Countering Ableism through Embodiments of the Gospel: The Roles of Practice and Reflection


Editor's Note: This article originally appeared in the Volume 25, Number 4, Winter 2018 issue of Dignitas, the Center’s quarterly publication. Subscriptions to Dignitas are available to CBHD Members. To learn more about the benefits of becoming a member click here. Translated by Mario Tafferner.


1. Introduction: The Social Construction of Disability

What do we do when we reflect on the human experience of living with a disability? As straightforward as the answer to this question might seem, it really is a highly complex matter. The emergence of and developments within the academic field of disability studies testify to this complexity. Disability studies as a discipline originates in the 1960s and 1970s, and can be understood as a result of three key insights. First, there was a growing awareness of the ways in which people with disabilities were disadvantaged in society, apart from their given physical or intellectual impairment. Second, it became clear that although the denominator “people with disabilities” signifies a group that is in many ways too diverse to be called a group, the fact that all members of this group bear the label “disabled” entails that in some sense they do form a group—more specifically, a minority group. Third, as a combination of the previous two insights, disability was increasingly understood as a social phenomenon, rather than a problem of the impaired individual.[1] This story of the genesis of disability studies complexifies our understanding of disability: it is not a problem of individuals, asking for mere reflection on the medical, ethical, or psychological issues people with disabilities and their immediate loved ones face. Rather, it is a socio-political phenomenon that prompts reflection on the way our societies are structured.

The insights developed by disability studies have led to the formulation of a number of models of disability. These models each conceptualize disability in different ways and therefore guide reflection in different directions as well. This is most easily explained with the example of the two most well-known and opposite models of disability: the medical and the social model.[2] These models are sometimes illustrated by a telling cartoon.[3] In the cartoon, we see a woman in a wheelchair at the bottom of a large staircase. A sign reads: “Way in, everyone welcome!” An arrow on the sign points upwards. The medical model suggests the woman must be cured in some way, or maybe she should be given robotic prosthetic legs, so she can walk up the stairs by herself. The social model, on the other hand, suggests that it is not so much the woman’s impairment that is the problem here, but the fact that somebody wrote that all are welcome, without realizing not all can reach the room; the stairs are the problem. In a primarily medical conceptualization of disability, solutions for problems surrounding disability are imagined mostly on the level of “curing” or “enhancing” the individual. Within a social conceptualization, solutions are sought in a much wider range. Instead of changing the individual, might it be possible to change the setting in such a way that space emerges for this individual as she currently is to participate? Much current policy-making regarding disability works from a social model of disability, and is therefore focused on creating inclusive societies, where people with disabilities participate in social life just as much as any other citizen.[4]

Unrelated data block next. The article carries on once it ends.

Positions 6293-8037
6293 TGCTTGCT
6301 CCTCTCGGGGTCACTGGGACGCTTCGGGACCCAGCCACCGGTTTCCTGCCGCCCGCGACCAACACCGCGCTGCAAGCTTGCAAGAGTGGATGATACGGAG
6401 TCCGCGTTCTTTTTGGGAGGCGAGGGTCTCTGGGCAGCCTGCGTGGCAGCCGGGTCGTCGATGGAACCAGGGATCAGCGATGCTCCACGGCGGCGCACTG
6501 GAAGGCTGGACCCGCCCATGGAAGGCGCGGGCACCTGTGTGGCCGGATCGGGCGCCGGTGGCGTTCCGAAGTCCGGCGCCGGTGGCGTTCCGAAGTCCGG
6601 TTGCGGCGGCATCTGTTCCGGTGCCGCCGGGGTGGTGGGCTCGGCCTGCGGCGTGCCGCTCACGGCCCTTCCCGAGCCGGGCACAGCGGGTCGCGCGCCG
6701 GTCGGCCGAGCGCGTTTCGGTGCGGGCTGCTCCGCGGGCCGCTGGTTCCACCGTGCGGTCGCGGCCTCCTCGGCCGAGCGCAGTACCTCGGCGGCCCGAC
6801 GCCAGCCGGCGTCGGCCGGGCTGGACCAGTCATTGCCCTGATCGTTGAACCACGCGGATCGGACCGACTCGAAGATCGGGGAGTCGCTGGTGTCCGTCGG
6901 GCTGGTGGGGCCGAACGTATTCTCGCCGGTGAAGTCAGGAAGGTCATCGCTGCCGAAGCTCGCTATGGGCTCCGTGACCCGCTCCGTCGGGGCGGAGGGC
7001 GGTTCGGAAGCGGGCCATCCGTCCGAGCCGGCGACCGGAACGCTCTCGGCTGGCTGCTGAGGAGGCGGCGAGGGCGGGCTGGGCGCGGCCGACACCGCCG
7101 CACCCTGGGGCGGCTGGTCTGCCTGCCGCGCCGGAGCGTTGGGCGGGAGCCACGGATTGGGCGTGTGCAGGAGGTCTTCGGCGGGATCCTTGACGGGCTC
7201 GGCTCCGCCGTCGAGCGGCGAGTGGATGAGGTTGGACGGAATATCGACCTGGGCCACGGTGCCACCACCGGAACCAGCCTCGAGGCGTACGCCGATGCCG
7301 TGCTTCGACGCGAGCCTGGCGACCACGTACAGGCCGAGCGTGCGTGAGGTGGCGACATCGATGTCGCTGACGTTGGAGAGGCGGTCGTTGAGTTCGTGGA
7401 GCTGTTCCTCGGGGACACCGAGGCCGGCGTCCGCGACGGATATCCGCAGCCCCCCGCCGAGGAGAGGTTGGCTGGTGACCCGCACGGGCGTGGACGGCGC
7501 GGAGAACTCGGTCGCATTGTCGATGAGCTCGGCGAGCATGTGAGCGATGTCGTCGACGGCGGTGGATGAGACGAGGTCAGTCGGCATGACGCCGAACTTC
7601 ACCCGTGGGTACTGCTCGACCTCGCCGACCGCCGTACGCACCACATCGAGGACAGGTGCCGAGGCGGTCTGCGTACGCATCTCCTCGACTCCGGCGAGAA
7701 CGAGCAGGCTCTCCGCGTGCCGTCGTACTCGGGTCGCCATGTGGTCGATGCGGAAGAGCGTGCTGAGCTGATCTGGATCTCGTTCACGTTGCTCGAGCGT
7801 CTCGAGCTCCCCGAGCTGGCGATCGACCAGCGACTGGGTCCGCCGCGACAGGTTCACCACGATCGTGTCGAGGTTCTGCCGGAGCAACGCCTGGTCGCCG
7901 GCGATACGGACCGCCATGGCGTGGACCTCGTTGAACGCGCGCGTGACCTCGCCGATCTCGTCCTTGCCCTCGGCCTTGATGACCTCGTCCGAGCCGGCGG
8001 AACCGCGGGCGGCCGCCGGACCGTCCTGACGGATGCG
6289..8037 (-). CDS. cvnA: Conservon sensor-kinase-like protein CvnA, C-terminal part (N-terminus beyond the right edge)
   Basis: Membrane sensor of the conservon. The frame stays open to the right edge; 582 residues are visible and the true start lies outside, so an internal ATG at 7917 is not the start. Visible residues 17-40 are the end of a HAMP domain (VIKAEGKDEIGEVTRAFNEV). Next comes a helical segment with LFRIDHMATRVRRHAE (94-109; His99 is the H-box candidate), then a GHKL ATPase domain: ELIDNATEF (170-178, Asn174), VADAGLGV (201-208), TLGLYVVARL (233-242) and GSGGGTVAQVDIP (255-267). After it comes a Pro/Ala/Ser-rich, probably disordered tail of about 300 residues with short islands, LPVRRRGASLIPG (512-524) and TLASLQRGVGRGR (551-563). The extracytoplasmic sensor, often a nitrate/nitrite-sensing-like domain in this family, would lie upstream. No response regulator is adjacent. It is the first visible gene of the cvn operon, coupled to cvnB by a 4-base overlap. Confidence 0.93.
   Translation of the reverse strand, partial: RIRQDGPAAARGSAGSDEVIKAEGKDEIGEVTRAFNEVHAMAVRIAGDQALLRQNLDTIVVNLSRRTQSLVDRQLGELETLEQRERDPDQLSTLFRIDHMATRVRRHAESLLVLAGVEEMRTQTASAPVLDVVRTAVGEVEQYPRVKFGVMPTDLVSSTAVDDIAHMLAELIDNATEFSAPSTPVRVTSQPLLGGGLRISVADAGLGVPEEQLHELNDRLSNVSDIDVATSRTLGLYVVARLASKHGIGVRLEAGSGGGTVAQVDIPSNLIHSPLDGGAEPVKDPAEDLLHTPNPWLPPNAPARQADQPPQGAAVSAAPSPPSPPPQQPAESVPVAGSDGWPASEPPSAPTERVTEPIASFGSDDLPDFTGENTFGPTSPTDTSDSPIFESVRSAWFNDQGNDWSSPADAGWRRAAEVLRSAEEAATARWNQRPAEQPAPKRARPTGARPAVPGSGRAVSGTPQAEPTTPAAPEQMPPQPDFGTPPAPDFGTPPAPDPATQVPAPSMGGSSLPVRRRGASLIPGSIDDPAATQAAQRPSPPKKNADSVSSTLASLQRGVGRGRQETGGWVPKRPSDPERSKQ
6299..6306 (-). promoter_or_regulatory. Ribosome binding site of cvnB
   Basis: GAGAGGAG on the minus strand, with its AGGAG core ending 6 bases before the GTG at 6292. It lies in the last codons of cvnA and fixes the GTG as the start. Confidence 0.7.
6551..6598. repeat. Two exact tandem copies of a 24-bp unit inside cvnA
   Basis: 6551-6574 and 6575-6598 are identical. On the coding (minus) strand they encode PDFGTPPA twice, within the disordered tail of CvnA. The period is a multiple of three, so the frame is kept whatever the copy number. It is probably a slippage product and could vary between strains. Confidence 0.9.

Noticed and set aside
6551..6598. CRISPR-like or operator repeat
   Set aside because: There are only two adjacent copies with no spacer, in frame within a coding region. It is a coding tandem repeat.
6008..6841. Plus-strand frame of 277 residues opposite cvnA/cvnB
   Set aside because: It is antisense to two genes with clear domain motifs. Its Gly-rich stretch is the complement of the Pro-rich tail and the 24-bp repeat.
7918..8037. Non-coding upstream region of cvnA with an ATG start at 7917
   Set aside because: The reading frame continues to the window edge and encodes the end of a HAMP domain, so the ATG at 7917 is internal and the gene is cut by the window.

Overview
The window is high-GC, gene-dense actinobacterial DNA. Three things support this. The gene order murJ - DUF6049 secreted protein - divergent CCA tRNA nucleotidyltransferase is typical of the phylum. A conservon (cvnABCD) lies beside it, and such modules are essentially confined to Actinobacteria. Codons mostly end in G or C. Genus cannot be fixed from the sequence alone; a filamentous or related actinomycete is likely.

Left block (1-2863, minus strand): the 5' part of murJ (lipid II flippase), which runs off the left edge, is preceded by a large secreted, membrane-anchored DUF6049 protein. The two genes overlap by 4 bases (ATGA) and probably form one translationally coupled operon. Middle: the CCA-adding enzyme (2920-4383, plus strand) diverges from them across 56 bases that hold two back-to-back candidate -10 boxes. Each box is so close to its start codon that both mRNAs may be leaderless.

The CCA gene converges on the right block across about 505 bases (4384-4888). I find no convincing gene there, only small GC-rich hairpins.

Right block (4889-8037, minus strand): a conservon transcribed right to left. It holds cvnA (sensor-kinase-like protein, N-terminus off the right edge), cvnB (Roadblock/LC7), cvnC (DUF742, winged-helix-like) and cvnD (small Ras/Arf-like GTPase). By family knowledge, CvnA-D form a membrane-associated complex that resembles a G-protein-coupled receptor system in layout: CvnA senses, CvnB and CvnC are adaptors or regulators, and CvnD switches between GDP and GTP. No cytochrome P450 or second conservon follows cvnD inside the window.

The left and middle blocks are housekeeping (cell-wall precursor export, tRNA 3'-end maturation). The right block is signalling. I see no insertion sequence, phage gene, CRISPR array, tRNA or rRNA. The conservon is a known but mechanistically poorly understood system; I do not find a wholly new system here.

If the social model was an adequate way to understand disability, then these changes in policy should inaugurate a kind of utopian world for people with disabilities and, in fact, for everyone. Inclusion must then be the solution! However, as many disability scholars have concluded, unfortunately, it is not that simple. The terrain of disability studies has therefore shifted from a more advocacy-based approach towards deep reflection on the kinds of structures and thought systems that perpetuate the disadvantagement of people with disabilities. These are understood as “ableism” or “normalcy.”[5]

The Australian ethicist Jayne Clapton has differentiated between different levels of inclusion as a way to understand why inclusive policy-making is not always the solution to the problems people with disabilities face in society. The first level is a state of exclusion, the status quo, so to speak. The second level is the level of technical inclusion, where inclusive policies like sending all children to regular schools are implemented. The third level is the legislative level, where these inclusive policies are no longer optional, but become mandatory and have to live up to certain enforceable standards. At this third level, it is possible that all children go to the same schools—their parents can even sue the schools if this is not the case. Yet there is no guarantee that children with disabilities aren’t bullied at school, or simply misunderstood. This is where Clapton introduces a fourth level: the ethical level. On this level, motivations and attitudes are addressed.[6] These levels underline the complexity of reflecting on disability: not only are we reflecting on a social phenomenon rather than an individual experience that should be “cured,” we must also study the underlying beliefs and assumptions, or social imaginary, of this phenomenon. To make matters even more complex, we must not only study this social imaginary but also reflect on how it can be influenced for the better.